Early this summer when my bosses announced their retirement and intention to
scale back their business, I had mixed feelings.
My chronic Bag Lady Fear about finances immediately kicked
in. I have never felt secure about finances. Any time I’ve been laid off during
my 40-plus year career, panic had set in.
I’ve never had this much notice before, which made this an
interesting proposition. The aforementioned Bag Lady Fear has driven me to
maintain freelance contacts over the years, including a nice steady gig with a
local online newspaper.
Really, I was tired. Despite the congenial,
office-politics-free atmosphere, I was tired of the daily grind, getting up
before my body felt ready, missing my cats during the day. At my age, would
anyone even hire me? Corporate BS, no. Long commute, no.
I applied for Social Security, which will kick in in
February, at full retirement age, and a small pension that required jumping through
hoops to secure. Both are now in place. I received a nice bonus at the day job
and have hoarded a bunch of freelance checks.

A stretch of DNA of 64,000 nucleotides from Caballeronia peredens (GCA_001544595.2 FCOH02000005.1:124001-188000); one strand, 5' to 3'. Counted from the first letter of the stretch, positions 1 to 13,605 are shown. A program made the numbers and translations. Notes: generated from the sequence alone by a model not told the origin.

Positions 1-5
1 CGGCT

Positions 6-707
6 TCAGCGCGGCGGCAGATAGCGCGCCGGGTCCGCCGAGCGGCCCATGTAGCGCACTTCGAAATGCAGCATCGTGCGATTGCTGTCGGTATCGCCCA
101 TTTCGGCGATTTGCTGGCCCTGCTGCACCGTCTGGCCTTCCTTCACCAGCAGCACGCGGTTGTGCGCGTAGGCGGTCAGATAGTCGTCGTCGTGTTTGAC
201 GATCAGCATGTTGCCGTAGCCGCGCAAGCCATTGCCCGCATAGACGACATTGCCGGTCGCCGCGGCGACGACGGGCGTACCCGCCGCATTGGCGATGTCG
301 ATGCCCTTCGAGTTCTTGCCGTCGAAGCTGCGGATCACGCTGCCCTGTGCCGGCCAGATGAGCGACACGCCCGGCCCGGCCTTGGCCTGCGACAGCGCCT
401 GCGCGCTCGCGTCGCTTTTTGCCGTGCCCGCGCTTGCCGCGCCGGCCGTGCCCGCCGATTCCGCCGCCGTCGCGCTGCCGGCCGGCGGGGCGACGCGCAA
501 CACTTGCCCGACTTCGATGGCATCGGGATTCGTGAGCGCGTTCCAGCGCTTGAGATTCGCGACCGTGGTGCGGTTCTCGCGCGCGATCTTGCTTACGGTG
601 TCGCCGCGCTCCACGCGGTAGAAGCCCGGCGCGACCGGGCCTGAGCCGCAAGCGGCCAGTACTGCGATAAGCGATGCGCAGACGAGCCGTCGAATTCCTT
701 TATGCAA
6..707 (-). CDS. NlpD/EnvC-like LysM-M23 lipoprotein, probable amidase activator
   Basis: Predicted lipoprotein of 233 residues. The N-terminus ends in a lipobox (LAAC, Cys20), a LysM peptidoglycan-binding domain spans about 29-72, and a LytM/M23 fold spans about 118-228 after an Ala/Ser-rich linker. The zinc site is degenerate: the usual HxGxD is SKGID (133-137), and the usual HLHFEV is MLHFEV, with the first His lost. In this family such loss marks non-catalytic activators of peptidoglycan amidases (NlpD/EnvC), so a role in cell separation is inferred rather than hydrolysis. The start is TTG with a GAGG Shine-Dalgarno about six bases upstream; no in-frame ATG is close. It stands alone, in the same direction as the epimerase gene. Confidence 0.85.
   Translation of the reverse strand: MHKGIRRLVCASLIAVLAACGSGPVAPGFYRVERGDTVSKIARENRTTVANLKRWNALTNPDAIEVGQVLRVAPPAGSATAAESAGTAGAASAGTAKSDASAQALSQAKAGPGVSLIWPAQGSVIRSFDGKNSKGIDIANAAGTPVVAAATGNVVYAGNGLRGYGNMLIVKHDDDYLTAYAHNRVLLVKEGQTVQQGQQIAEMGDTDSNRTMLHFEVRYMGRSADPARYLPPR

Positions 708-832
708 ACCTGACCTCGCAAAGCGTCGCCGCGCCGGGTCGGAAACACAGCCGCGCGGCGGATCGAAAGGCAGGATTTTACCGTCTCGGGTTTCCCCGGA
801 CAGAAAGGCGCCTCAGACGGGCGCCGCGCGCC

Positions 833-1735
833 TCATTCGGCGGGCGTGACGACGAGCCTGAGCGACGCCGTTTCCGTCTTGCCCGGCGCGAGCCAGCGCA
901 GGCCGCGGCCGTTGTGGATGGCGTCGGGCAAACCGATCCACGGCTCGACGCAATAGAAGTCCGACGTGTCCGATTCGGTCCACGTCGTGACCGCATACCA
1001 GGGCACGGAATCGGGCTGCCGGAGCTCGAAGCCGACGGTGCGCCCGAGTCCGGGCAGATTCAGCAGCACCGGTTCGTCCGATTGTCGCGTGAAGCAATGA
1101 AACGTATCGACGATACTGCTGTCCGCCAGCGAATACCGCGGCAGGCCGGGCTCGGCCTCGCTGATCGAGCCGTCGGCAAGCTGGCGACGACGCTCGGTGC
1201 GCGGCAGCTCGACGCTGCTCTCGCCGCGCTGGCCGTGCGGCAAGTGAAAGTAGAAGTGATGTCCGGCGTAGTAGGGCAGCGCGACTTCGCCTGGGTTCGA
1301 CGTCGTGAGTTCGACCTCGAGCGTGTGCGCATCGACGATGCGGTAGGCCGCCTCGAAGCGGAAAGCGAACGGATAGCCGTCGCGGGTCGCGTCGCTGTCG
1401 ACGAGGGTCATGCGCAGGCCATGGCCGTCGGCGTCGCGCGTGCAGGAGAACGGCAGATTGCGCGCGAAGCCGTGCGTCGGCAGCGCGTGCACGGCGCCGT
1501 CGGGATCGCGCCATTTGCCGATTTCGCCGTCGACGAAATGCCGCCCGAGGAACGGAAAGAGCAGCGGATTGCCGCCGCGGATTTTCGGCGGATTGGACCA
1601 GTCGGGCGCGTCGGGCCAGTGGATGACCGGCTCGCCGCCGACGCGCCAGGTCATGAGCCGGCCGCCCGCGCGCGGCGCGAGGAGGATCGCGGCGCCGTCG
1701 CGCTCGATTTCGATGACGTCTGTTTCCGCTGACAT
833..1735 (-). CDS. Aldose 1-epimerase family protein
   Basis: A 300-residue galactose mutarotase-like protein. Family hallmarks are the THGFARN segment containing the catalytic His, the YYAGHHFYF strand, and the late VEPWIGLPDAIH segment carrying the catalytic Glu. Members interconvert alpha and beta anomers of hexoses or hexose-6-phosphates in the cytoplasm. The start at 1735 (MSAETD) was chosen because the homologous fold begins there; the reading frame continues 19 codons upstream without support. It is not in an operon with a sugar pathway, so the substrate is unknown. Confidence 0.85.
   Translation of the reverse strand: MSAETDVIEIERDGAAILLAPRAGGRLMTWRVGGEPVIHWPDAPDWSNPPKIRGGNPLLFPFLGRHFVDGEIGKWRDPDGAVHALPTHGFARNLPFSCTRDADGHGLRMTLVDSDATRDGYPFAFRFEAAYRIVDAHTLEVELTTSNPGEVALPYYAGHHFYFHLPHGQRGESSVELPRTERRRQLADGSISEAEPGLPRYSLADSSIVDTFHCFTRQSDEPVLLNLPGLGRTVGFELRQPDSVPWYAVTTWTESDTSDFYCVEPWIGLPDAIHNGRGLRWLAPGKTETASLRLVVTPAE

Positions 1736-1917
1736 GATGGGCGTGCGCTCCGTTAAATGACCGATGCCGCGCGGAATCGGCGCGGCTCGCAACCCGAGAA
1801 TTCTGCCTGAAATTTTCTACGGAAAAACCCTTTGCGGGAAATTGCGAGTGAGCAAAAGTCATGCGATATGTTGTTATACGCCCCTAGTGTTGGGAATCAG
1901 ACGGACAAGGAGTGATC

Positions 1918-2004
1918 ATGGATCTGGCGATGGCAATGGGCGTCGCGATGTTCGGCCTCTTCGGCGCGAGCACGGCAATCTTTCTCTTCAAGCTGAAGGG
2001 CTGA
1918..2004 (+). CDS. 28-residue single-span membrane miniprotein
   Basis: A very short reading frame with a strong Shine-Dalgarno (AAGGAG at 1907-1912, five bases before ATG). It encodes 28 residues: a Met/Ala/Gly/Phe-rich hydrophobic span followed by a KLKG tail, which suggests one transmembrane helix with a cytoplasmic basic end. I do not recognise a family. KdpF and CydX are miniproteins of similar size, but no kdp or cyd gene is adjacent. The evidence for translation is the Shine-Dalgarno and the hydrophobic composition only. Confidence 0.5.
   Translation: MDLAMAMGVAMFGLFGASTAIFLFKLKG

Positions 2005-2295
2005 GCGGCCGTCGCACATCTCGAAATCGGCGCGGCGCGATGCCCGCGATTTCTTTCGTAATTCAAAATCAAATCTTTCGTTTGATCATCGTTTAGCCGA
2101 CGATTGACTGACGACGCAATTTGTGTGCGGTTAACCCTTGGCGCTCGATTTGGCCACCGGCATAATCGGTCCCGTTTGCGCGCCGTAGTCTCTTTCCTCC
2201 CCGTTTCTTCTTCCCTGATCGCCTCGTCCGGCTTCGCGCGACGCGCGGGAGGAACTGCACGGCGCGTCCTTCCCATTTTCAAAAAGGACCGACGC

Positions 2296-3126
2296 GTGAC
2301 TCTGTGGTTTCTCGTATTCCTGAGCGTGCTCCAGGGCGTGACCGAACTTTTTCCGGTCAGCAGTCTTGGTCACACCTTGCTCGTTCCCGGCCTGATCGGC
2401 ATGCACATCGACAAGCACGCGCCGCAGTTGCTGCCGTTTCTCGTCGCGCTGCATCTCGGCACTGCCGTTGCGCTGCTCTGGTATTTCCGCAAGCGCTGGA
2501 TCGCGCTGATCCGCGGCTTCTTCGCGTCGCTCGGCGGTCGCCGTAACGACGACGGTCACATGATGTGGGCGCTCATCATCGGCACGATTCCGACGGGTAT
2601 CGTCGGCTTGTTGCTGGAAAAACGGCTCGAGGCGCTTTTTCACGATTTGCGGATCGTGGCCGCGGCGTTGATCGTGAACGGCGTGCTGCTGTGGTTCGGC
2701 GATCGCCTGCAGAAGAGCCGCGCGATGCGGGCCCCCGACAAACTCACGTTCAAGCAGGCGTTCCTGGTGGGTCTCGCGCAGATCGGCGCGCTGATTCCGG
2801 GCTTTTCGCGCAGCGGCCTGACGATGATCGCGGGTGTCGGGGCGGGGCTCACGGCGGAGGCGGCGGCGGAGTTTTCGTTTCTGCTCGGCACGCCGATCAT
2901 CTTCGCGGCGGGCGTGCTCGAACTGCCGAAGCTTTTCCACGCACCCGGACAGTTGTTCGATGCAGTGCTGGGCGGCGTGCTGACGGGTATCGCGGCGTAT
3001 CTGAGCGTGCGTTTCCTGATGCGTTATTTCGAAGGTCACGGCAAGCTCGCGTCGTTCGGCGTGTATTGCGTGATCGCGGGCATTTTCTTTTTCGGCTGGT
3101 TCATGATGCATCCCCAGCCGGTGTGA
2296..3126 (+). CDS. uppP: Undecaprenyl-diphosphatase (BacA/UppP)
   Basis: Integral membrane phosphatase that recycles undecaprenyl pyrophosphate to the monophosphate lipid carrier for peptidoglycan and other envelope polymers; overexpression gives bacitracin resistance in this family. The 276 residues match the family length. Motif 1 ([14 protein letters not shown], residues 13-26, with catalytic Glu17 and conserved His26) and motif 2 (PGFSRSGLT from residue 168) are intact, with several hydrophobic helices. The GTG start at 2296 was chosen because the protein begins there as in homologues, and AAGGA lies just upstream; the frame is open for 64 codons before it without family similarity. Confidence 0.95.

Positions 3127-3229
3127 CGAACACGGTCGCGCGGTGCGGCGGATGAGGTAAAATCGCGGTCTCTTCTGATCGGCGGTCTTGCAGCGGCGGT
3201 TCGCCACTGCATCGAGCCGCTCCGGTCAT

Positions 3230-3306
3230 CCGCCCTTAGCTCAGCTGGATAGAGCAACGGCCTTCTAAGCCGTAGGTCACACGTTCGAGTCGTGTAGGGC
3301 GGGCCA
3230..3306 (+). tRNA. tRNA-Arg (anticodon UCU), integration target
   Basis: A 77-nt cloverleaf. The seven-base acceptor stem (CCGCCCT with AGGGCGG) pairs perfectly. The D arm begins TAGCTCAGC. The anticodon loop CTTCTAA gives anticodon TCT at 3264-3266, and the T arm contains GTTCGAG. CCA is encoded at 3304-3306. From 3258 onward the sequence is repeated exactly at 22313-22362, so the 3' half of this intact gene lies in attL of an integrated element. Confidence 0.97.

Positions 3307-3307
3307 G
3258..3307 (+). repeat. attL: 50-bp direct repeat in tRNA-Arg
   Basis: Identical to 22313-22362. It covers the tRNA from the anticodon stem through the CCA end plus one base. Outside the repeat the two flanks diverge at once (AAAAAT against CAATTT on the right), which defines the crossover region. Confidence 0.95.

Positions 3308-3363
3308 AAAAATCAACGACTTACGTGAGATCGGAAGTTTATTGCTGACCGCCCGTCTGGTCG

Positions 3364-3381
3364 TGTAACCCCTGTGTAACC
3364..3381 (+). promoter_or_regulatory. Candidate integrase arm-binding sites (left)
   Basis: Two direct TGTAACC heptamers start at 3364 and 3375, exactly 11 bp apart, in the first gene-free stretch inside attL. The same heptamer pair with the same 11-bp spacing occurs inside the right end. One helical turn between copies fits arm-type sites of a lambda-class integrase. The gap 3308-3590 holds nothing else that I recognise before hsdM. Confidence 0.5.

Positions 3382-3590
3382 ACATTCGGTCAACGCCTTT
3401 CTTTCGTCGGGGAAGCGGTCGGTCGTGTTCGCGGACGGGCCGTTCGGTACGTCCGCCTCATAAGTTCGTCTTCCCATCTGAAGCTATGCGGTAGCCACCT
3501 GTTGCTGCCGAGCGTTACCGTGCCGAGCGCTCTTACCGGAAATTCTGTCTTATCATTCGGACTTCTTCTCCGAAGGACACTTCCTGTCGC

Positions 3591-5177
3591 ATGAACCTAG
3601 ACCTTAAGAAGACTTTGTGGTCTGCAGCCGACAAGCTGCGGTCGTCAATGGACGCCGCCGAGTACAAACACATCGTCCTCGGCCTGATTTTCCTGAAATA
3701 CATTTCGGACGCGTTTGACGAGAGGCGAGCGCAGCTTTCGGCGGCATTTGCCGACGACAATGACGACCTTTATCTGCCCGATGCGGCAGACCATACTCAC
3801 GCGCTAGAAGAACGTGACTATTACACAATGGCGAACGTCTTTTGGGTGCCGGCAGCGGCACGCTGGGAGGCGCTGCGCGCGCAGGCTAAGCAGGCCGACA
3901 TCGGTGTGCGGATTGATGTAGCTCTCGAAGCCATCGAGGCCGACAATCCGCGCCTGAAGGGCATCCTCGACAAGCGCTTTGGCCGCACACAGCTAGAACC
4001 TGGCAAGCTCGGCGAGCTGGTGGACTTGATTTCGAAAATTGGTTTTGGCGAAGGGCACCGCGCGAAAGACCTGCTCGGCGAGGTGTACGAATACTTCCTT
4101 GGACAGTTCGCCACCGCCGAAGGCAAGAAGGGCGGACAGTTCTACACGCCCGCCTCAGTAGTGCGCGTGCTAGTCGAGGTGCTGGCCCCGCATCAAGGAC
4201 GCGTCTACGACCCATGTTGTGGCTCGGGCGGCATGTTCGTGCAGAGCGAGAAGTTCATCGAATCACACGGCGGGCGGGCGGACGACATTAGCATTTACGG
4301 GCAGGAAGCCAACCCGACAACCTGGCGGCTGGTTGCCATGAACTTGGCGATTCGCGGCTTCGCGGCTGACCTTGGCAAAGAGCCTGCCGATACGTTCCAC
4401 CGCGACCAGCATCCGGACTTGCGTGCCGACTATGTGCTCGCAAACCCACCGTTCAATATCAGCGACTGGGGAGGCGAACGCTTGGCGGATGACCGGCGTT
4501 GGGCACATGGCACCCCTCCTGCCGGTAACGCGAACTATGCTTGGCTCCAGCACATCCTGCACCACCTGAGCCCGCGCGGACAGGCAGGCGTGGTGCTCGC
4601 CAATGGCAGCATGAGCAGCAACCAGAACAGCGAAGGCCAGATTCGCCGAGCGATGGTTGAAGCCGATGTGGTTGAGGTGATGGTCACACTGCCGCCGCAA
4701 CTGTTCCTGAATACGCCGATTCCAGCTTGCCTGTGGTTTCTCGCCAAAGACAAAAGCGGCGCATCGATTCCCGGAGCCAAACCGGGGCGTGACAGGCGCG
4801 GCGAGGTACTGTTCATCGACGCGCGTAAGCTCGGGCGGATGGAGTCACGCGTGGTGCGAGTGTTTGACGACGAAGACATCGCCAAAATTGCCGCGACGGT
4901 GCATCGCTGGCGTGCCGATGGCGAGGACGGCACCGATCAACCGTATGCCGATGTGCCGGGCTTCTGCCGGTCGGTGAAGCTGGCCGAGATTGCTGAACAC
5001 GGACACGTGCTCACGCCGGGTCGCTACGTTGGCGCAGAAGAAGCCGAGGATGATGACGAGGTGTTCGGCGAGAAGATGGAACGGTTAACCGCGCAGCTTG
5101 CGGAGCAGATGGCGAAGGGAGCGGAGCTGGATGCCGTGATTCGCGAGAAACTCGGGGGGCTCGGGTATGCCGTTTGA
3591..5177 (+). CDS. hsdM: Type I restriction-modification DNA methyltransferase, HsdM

I was almost excited in the weeks leading up to
“retirement,” even though I have trouble letting go of my responsibilities. The
bosses and I are keeping in touch, however.
Unlike my 2008 layoff, I promised myself I was going to
relax and hang out. That was not to be.
Cable TV problems occupied a couple of mornings. I started
excavating my office preparing for my new work arrangement. Breaking news and a
submitted article kept me glued to the computer and on the phone. There were
errands and a little time for coloring, some housework, a chicken seasoned and
put into the oven in the middle of one afternoon…
So, it’s Friday afternoon. I called a contact and got a
deadline-intensive assignment for several small stories that were part of a
larger project I had worked on.
I thought that since the day job was gone, I’d have evenings
and weekends free, or at least free to work on some creative things. Umm. Nope.
We’ll see what next week brings.
Labels: day job, freelance, work, writing